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Digestion. 2014;89(4):253-67. doi: 10.1159/000362405. Epub 2014 Jul 2.

Medication management of irritable bowel syndrome.

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University of Colorado, Skaggs School of Pharmacy and Pharmaceutical Sciences, Aurora, Colo., USA.



Irritable bowel syndrome (IBS) is a complex syndrome that is difficult to manage. Here we present the evidence supporting medication treatments for specific IBS symptoms, discuss evidence-based management of IBS with medications including dose regimens and adverse effects and review progress on research for new IBS treatments.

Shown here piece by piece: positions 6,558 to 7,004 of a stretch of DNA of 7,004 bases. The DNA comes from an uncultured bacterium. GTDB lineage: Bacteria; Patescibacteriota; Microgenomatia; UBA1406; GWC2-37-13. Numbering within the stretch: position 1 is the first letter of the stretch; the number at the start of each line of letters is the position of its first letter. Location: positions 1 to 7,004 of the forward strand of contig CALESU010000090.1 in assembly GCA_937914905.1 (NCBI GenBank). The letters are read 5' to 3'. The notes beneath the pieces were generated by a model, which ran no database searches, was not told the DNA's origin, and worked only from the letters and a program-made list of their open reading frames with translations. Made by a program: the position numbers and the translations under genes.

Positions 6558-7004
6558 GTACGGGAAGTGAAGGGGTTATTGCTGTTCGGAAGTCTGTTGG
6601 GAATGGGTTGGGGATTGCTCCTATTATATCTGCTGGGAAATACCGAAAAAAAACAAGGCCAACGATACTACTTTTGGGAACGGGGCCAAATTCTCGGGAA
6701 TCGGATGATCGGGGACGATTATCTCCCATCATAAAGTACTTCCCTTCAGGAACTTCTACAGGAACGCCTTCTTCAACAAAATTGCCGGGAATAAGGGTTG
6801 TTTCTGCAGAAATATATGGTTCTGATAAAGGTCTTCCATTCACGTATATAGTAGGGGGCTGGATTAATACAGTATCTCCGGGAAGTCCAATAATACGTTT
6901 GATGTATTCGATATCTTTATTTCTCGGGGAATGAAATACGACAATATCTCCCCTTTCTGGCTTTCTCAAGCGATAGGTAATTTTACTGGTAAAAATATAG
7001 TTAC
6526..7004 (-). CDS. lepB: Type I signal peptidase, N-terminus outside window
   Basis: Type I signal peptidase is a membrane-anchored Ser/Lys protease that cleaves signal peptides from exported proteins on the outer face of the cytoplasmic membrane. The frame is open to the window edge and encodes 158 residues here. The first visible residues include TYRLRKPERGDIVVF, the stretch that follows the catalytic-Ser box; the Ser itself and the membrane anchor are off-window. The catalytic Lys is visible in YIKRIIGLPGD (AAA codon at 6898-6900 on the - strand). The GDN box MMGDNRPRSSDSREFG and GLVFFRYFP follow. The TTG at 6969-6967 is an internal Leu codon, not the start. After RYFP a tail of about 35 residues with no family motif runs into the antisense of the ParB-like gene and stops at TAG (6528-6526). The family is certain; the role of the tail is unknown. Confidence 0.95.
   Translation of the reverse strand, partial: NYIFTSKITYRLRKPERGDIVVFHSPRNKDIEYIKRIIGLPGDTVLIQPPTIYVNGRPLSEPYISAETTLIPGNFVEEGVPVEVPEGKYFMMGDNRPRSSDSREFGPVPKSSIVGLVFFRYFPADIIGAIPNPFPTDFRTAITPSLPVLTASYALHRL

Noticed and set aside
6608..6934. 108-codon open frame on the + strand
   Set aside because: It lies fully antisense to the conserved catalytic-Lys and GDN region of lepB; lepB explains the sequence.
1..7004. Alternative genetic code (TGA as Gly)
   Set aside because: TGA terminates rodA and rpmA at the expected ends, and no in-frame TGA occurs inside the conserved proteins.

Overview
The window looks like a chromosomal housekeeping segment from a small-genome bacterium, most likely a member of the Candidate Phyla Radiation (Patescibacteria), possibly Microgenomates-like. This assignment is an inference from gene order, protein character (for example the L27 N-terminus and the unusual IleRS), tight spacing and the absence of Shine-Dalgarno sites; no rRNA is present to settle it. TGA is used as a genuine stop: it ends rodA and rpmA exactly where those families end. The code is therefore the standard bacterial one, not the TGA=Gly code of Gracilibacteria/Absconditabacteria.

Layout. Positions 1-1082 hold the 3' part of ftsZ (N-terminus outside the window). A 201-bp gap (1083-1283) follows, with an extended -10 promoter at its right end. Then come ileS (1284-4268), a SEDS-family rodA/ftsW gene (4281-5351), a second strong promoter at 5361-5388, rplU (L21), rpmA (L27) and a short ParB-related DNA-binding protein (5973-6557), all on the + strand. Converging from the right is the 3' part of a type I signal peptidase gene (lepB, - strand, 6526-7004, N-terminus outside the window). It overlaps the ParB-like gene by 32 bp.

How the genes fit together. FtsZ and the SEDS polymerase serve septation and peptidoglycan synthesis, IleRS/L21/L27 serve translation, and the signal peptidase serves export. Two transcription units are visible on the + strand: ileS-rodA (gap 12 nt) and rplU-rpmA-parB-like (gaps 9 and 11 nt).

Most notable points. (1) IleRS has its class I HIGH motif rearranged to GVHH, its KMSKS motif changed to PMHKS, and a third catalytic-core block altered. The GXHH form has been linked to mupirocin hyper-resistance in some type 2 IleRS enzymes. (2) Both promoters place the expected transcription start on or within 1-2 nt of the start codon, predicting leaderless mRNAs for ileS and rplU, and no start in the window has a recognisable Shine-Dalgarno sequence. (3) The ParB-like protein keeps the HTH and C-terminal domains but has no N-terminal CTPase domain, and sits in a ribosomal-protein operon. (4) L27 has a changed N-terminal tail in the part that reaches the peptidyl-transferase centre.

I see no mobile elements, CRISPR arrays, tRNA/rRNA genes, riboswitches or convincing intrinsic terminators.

Currently, there is evidence to support improvements in specific IBS symptoms following treatment with loperamide, psyllium, bran, lubiprostone, linaclotide, amitriptyline, trimipramine, desipramine, citalopram, fluoxetine, paroxetine, dicyclomine, peppermint oil, rifaximin, ketotifen, pregabalin, gabapentin and octreotide and there are many new medications being investigated for the treatment of IBS. Key Message: Of the medications with demonstrated improvements for IBS symptoms, rifaximin, lubiprostone, linaclotide, fiber supplementation and peppermint oil have the most reliable evidence supporting their use for the treatment of IBS. Onset of efficacy for the various medications has been noted to be as early as 6 days after initiation; however, the efficacy of most medications was not assessed prospectively at predefined periods. Additional studies of currently available and new medications are ongoing and are needed to better define their place in therapy and expand therapeutic options for the treatment of IBS. The most promising new medications for IBS include a variety of novel pharmacologic approaches, most notably the dual μ-opioid receptor agonist and δ-opioid antagonist, JNJ-27018966.

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